The use of a centralised boiler to provide heat to a number of buildings using a network of pre-insulated pipes used to deliver heat in the form of hot water or steam, is also better known as district heating. This application uses either a heat only boiler, or the heat from a combined heat and power (CHP) plant.
There are various advantages of district heating schemes when considering heating a number of buildings. If you would rather jump straight through to some of our successful case studies of the scheme, then go on and browse the country estate at Mornacott Farm, or the stunning wedding venue, The Great Barn, and not forgetting the private estate at Higher Combe on our case studies section.
Biomass per se offers CO2 savings of 96% and fuel cost savings of 50%-80% versus fossil fuels. District heating schemes, as they increase in size, become progressively more cost effective over individual boilers.
A district heating scheme can be split into zones, with clusters of houses and buildings supplied by a single boiler, enabling large savings in installation and operating costs, as well as providing flexibility in multiple site options and operations.
Where the installation can be on a scale of 50-400kW, large energy savings can be multiplied across multiple units, buildings or zones.
Where a single boiler serves more than one 'property' (i.e. with more than one Council Tax Account), the installation is deemed as commercial and eligible for 20 years of payments from the commercial RHI, which has been available since November 2011.The Domestic RHI was launched on April 9, 2014 and include projects where a single biomass boiler serves a single domestic property.
The Guntamatic range of biomass boilers have low emissions which meet the tougher maximum emission levels that were introduced on September 23rd 2013. They will specify maximum emissions of 30g/GJ particulate matter and 150g/GJ nitrogen oxides. This will be an accreditation criteria for entry into the Renewable Heat Incentive.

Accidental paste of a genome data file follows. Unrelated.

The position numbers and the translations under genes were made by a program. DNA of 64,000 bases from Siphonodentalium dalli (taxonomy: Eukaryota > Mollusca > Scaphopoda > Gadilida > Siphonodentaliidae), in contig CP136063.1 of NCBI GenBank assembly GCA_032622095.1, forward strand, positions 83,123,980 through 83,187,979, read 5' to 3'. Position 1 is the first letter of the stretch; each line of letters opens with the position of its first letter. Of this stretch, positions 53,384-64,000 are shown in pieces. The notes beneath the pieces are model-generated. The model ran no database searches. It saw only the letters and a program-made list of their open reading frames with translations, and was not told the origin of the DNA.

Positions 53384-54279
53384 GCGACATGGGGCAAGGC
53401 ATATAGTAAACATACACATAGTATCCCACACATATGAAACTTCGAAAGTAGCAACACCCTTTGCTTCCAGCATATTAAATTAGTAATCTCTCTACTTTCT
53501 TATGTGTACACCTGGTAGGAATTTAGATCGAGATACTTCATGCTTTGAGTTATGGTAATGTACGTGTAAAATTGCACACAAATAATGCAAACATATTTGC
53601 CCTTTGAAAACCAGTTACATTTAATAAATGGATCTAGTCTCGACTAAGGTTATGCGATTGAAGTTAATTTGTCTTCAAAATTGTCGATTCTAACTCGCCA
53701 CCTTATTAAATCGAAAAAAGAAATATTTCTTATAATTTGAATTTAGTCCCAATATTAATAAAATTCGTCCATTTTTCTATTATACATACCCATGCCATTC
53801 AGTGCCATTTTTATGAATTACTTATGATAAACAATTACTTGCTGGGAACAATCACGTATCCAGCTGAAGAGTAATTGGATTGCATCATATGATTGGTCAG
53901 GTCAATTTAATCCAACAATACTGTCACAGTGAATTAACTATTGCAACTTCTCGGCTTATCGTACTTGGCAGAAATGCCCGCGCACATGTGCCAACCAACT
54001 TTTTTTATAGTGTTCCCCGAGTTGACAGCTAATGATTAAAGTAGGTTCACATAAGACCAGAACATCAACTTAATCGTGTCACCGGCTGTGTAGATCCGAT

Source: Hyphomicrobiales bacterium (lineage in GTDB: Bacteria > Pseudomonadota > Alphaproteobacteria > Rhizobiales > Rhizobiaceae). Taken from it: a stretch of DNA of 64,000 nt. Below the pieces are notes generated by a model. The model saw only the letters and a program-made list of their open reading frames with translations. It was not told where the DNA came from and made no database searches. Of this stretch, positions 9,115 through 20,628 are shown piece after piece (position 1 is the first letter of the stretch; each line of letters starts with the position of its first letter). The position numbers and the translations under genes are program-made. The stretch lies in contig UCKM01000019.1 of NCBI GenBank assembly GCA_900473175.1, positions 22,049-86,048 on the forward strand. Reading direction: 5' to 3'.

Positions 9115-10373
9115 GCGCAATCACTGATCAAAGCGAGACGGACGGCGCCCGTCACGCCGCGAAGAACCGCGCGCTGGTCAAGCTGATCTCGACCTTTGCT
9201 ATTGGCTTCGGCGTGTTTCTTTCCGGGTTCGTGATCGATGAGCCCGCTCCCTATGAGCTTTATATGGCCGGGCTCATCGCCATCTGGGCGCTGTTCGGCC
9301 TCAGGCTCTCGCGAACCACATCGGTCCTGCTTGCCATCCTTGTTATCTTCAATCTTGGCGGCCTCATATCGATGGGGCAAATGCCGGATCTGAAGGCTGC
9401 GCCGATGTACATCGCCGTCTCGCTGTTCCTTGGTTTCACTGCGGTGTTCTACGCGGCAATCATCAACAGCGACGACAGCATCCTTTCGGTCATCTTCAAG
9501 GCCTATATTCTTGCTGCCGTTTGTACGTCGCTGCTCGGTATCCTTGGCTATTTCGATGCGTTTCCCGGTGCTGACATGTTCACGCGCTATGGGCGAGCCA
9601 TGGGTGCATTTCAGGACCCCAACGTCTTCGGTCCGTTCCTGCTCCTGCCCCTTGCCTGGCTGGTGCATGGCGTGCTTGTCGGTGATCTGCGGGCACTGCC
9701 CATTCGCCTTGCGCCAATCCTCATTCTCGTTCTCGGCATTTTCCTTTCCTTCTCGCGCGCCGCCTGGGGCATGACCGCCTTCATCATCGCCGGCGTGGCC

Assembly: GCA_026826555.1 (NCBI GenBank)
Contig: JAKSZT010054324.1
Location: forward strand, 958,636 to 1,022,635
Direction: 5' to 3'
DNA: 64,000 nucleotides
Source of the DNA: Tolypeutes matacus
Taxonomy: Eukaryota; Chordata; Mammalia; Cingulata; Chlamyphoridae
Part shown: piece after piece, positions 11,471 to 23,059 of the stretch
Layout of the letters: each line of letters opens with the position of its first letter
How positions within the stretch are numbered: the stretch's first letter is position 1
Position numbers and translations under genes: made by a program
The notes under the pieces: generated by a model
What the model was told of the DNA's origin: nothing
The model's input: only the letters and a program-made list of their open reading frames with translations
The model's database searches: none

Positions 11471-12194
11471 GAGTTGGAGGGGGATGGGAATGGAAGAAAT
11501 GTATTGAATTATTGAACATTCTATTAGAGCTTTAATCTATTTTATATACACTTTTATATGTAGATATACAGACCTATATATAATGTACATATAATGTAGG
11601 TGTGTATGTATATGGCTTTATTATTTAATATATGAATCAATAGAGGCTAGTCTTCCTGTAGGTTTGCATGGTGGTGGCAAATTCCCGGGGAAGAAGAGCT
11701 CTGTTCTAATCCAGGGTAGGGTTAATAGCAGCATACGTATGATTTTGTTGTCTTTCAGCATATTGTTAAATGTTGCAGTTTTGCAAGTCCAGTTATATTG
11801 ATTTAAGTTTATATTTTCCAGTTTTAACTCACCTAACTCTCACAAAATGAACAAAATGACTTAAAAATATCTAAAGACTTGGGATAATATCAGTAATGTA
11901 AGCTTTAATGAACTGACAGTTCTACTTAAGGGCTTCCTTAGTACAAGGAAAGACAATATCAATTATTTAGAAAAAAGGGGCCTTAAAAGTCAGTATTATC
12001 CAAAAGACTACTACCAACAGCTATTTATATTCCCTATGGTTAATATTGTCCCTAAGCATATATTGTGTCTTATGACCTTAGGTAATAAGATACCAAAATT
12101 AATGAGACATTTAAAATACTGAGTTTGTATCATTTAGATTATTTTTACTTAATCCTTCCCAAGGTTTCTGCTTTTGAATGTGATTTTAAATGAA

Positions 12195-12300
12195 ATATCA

The Energy and Carbon Emissions Category carries the greatest overall weighting in Code for Sustainable Homes (CSH) projects of all the factors at 36.4%. Including a biomass boiler with 96% lower emissions than oil, in a community district heating scheme can be beneficial to a new build development.
Biomass district heating allows commercial landlords to easily monitor heat usage via heat meters. The actual heat usage within each building or flat can be separately measured, and delivered heat accurately and easily billed for.
Within a district heating scheme, a centralised boiler sends hot water to other buildings. A Consumer Interface Unit (CIU) in each of these buildings give all ofthe control and features at the point of use as with a full boiler system, but in a far simpler package. They are also pre set and designed to conform to RHI regulations on meter placement. This forms the basis of easy measurement or billing for heat used.
With combustion only occurring in a single point within a group of several buildings, the occupants or tenants in each are given a safe environment in which to live or work, with no annual safety checks, carbon monoxide alarms or health and safety provisions or appliances at the point of use.
This makes biomass district heating advantageous for use in care homes, social landlords, hospitals, schools or any other applications where the owners, Energy Services Company (ESCO) or maintenance provider may have a legal duty of care and safety to building occupants.
In addition, district heating offers a range of administrative benefits, time and cost savings, as well as huge potential maintenance and servicing advantages.
Remote meter reading and heating control by web based applications or GSM are possible, as are remote diagnostics to ensure reliable operation. This can provide landlords (who have multiple tenanted properties) with ease of management, particularly if their properties are in different geographic locations. This can offer time and financial savings from not having to travel to remote locations.